Though London: From Berlin with Love, the art attack on Regent’s Park, has its place in the framework of my WWI based art project, the Great War theme running through my London trip happened by chance. From turning on Warhorse after we returned from our first visit at Ginger and White after my arrival to Lest We Forget of the National Ballet – it was not like we consciously looked for something war-related to do or see. And so, buying tickets for Versailles was less about that particular play and more about the fact that it was a Donmar Warehouse production.
It was back in the beginning of this year that National Theater Live brought the Coriolanus, another Donmar Warehouse production, to ‘my’ movie theater at Potsdamer Platz. I sat next to two very lovely expat British ladies, who shared their smuggled in sparkling wine with me, while I convinced them to try my equally smuggled in White Chocolate and Mint M&Ms – we are such rebels – and I watched on with wonder, how the brilliant actors turned the unusual stage into a viable character pivotal for the success of the play. The actors faced off in duels or gang vs. gang with the stage that is built to reach like a tongue into the audience becoming an arena and the wall behind it the scoreboard. Like in a good run for Lord Stanley or the FA Cup the lead changed constantly – oh well, Coriolanus could have my voice any day, but that’s another story – and sympathies swayed back and forth. You waited for cheers to start from the ranks, swelling and shrinking with the change of the tides. The whole room filled up to bursting with energy until it spilled over, even into a faraway movie theater. It was released in tears and standing ovations.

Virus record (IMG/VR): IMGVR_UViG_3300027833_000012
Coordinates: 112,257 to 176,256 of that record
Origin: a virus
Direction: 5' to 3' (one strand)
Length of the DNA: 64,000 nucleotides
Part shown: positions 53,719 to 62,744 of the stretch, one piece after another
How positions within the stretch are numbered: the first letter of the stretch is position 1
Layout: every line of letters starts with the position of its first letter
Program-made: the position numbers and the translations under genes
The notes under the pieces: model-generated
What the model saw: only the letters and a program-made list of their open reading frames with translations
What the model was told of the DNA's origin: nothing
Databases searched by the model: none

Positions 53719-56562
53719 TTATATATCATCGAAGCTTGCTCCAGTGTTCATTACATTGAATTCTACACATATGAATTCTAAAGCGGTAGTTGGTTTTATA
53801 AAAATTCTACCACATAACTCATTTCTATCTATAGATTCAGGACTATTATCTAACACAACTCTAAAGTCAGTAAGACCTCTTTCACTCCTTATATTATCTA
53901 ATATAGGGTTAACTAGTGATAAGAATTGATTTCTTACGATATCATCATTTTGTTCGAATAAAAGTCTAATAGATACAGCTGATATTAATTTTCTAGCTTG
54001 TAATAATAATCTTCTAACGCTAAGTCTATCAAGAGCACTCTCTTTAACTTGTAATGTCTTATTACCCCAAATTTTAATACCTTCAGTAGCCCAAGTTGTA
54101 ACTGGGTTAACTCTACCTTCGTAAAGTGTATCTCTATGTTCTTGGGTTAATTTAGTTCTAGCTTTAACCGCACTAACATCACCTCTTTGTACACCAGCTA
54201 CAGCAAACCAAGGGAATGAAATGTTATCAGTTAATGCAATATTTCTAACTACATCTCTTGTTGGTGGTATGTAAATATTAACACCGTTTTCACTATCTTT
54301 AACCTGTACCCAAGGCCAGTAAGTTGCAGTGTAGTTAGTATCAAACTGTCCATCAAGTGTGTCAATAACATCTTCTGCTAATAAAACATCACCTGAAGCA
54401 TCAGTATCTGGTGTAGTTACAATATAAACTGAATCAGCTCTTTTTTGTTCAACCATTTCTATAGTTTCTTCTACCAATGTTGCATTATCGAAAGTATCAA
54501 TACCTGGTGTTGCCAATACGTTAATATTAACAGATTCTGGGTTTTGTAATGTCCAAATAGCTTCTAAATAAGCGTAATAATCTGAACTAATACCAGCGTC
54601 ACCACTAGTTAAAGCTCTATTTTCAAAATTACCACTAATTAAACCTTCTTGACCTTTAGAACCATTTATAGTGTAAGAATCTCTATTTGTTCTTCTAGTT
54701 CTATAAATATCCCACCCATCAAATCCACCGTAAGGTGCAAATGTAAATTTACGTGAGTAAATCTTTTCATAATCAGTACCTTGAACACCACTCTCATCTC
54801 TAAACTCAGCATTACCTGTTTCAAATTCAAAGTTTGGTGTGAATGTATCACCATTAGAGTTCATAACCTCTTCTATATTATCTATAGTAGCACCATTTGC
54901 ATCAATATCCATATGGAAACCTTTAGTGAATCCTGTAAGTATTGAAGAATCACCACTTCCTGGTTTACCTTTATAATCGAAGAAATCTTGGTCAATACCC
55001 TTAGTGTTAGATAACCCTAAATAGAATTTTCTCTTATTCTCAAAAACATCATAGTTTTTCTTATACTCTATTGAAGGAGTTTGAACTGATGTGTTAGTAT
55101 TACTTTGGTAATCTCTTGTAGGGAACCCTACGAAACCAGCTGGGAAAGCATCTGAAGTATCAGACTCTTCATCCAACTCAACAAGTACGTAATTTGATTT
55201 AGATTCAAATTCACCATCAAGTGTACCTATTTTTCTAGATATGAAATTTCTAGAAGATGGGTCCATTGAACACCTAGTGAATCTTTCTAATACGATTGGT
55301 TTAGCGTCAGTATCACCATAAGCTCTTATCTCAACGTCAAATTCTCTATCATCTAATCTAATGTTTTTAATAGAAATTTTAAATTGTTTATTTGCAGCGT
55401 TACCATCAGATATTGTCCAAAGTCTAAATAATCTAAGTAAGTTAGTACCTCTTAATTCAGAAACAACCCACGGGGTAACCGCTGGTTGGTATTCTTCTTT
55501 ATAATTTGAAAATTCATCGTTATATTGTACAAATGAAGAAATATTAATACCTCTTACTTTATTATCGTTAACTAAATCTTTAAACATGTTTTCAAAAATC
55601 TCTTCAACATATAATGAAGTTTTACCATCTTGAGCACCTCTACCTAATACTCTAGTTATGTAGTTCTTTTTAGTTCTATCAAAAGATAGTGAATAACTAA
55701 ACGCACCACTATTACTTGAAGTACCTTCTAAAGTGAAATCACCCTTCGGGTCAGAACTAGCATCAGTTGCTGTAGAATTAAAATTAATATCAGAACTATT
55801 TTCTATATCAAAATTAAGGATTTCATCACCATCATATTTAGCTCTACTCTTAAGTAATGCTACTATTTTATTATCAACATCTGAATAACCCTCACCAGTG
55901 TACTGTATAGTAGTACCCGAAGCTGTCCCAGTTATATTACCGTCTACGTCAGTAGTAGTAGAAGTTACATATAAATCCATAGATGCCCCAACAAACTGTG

I was convinced that not just a little part of the magic at play was due to the space. Once a brewery’s warehouse and a banana ripening depot Donmar Warehouse today is a 251 seats theatre in the heart of Covent Garden. Since the building wasn’t meant to be a theater, the theater had to adjust. That the mix of two things that usually have nothing to do with each other isn’t the worst idea shows not least Tate Modern that found its home in a former factory building that lends it its distinctive charm. And one of my favorite definitions of creativity states that creativity is nothing more than the ability to combine things that are usually completely unrelated into something meaningful. So, Donmar Warehouse is by definition and founding creative, a spirit it infuses into its productions (and nurturing like bananas and beer I guess too).
Versailles at the Donmar proved my conviction and gave me everything I hoped for. I was lucky enough to score front row tickets (information about Barclays Front Row Tickets is available on the Donmar Warehouse website) and had we’d been any closer to the play we would have had to act. In fact, once in a while I was afraid the ghost will end up on my lap if he’d taken another step backwards.
Yes, the ghost. He represented everything, Versailles didn’t show and the characters tried to repress in order to continue the life they have known – the war, the horrors, the death, the trauma, the lost hopes. And he represented so much more on so many levels. I’m with Dumbledore, I love knitting patterns. And Versailles is an intricate one that allows you to ride along its many strings while they intertwine though they only once really all come together – at the very end when the beginning is shown and the tears about what is yet to come are shared by all equally.
It’s on the ghost that I picked up on for the painting as well as on the unstable status quo of the end. The true face of the war is reflected in the famous mirrors of Versailles, while the hint of the Roaring Twenties – the attempt to continue business as usual despite the knowledge that this way has failed once before – can be found in the Art Deco patterns of the stage. Another thank you for a highlight of this London trip turned into inspiration.